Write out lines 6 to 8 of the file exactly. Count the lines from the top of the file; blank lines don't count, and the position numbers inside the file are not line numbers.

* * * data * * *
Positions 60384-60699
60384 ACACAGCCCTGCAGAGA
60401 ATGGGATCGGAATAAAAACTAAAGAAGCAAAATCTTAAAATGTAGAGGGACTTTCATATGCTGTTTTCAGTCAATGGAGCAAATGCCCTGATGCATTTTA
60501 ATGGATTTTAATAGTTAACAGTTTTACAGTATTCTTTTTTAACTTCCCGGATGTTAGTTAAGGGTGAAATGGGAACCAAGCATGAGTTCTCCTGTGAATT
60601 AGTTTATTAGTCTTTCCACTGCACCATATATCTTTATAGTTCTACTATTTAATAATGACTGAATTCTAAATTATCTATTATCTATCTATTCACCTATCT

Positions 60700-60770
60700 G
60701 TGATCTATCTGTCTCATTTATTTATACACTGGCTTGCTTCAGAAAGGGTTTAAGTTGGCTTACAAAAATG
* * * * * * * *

Positions 60700-60770
60700 G
60701 TGATCTATCTGTCTCATTTATTTATACACTGGCTTGCTTCAGAAAGGGTTTAAGTTGGCTTACAAAAATG